Tuesday, November 14, 2017

Faith Gave Me the Sky

No, I'm not going to write about my faith in this or that. I'm going to write about my aunt, Faith Lucille Kemper.

An old maid, Faith lived in a spacious two-story house in Alma, Nebraska, where she'd been born. Her small-town world limited her life. She never married, because most eligible Alma men were dead, thanks to World War I. Instead, she went to business school, then worked in the Post Office.

I loved to visit Faith, she was so congenial. I'd stop to watch the wild cats scarf down food and water on her back porch. If I stepped into her house and the radio featured Paul Harvey, I had the good sense to sit down and listen to him tell us "the rest of the story."

One day when I had grown and visited Faith, she looked up at me as I came indoors: "How's the sky?"

"The sky?" I stared at her. "I don't know. I didn't look at the sky."

Faith squealed. "You didn't look at the sky?" Her hand flew to her chest. "Why I always look at the sky when I'm outdoors."

I believed her. She kept track of the weather like some folks watch pennies.

Strangely, after that visit, my last one, the sky seemed irresistible. I seldom stepped outdoors without ogling it to see if clouds had rolled in, or not. As its fierce beauty unfolded for me, I heard myself say, "Thanks, Faith, for giving me the sky."

Tuesday, November 7, 2017

Mustard Sandwiches

A retired railroad conductor turned historian, Dennis Wilson, spoke recently in Storm Lake, Iowa, about the Orphan Train movement.

"It was a crude system," he noted, "placing some children in good homes, but others in nightmare situations." He estimated that 20 percent of the kids placed were abused.

But Wilson doesn't see the system as cruel. "It created a chance, that's all. The Orphan Train system put its faith entirely in the kindness of strangers. What was better, leaving them in the gutters?"

He also questioned whether society treats children much better today, citing estimates of 30,000 homeless children in New York—nearly the same as when the Orphan Train movement started.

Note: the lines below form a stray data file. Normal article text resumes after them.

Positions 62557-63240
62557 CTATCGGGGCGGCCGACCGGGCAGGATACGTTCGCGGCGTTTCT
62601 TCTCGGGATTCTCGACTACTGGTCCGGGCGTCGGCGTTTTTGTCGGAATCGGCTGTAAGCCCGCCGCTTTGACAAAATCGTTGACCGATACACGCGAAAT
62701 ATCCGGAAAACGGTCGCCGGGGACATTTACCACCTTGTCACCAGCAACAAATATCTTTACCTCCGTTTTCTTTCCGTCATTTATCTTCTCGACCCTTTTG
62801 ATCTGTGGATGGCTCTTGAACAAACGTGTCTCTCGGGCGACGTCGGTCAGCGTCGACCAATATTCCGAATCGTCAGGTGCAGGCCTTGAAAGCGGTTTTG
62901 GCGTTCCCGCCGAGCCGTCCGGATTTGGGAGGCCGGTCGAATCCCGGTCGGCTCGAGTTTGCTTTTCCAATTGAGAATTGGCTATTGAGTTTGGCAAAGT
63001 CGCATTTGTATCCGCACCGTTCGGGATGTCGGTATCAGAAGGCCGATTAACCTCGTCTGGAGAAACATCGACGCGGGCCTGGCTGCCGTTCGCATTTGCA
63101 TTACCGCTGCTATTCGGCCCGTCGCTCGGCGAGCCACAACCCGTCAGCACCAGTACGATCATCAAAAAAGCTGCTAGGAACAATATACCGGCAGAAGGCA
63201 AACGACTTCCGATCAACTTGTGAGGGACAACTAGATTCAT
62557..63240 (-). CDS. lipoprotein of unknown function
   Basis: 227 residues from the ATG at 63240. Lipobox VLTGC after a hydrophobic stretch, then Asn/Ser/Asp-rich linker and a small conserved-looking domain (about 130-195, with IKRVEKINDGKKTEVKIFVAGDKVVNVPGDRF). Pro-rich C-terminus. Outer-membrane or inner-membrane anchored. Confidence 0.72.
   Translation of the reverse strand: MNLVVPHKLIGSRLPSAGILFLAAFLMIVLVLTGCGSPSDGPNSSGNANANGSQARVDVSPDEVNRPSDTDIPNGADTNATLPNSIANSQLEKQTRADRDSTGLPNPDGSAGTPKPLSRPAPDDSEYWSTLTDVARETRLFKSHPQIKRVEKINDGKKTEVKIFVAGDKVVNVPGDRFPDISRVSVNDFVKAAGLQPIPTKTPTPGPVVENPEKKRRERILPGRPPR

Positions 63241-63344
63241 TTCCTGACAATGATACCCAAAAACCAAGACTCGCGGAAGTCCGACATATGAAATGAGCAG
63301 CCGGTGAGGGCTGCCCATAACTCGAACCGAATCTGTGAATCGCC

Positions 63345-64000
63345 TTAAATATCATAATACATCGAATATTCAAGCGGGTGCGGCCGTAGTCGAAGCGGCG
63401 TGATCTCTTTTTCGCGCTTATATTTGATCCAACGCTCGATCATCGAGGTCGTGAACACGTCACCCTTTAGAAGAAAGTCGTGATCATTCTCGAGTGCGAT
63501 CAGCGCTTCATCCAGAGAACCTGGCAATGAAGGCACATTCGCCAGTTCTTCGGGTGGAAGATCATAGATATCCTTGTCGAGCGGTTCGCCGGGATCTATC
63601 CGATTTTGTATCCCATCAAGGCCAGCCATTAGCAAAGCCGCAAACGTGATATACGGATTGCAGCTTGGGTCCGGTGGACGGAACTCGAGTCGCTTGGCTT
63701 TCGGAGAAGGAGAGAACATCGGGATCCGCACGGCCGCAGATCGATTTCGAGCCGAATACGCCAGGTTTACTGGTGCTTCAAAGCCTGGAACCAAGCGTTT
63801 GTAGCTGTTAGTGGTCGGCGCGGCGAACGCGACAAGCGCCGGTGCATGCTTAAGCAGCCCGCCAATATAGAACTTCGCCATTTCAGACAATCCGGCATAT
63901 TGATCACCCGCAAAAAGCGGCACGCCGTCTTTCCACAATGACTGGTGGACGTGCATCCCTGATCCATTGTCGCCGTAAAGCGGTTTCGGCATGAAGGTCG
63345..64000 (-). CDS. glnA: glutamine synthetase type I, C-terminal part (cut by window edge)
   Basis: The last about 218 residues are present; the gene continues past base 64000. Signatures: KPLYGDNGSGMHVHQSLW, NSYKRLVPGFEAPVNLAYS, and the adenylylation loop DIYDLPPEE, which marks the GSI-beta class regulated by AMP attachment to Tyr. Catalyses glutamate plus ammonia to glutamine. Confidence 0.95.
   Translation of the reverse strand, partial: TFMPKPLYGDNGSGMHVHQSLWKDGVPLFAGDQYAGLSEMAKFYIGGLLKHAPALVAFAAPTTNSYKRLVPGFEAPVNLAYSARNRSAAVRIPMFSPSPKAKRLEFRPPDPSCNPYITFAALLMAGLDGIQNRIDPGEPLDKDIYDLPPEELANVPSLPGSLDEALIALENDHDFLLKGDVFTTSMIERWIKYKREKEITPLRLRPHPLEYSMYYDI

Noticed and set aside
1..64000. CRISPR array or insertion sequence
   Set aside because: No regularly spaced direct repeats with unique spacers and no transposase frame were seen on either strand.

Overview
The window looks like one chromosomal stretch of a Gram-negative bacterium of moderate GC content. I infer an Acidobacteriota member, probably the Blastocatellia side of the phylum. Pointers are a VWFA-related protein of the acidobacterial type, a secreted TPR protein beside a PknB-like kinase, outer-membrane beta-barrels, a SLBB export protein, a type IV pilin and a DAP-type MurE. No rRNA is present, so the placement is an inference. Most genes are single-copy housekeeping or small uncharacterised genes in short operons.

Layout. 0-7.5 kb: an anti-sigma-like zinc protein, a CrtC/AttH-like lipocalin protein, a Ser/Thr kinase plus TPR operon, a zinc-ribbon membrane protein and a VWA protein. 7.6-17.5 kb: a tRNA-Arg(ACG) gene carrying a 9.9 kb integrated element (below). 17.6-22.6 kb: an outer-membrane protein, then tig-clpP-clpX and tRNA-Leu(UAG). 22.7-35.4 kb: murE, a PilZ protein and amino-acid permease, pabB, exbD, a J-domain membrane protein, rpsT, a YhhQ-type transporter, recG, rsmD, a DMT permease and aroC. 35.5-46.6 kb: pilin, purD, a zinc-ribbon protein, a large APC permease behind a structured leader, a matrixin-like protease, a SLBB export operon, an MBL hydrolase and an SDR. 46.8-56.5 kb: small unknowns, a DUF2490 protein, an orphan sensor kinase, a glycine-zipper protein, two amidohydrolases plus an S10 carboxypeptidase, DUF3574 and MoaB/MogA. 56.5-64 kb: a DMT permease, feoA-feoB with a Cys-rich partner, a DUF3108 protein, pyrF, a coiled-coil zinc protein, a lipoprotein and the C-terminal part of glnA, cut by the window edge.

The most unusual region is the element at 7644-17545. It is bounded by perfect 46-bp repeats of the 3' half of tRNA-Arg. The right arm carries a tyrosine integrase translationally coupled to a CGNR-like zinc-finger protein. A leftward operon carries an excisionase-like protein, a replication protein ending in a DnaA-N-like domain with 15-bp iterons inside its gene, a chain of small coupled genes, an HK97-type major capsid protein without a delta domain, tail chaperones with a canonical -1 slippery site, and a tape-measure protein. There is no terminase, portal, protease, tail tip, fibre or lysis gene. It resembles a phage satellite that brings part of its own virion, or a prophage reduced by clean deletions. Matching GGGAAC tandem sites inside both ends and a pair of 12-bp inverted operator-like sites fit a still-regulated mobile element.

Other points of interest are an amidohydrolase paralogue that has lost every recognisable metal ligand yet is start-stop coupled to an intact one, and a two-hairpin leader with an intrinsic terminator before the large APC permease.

To read the Iowa Pilot-Tribune's description of Wilson's program, click here: http://www.stormlakepilottribune.com/story/2456012.html

His program mentions two riders who became governors, Charles Dickens' Oliver Twist, "leftover" kids, Street Arabs, and "bad blood."

And mustard sandwiches. That's what the early orphanages often fed children.

Thursday, November 2, 2017


When I get to feelin' sorry for myself, for the awful lot that life has handed me, I just read the newspaper and cheer right up. Earthquakes, hurricanes, wild fires, cars into trees, a toddler who accidentally killed his father—no matter what my rotten luck, nothing this bad has ever happened to me.

Or I turn to humor, maybe read a Pearl by Cousin Minnie: "The doctor must have put my pacemaker in wrong. Every time my husband kisses me, the garage door goes up."

Or I read this story about the Chappells, parents of ten. Three of their children have Batten disease, an inherited neurological disorder. It steals their kids' ability to see, to swallow, to move and to remember. Life support postpones the inevitable.

So one weekend, the Chappells set up three hospital beds in their living room. They comforted their children, then stopped tube feedings and watched their children slip away: one on Friday, one Saturday, one Sunday.

That really put the brakes on my feelin' sorry for myself. No matter what  atrocious lot life has handed me, I've never had to watch my child die.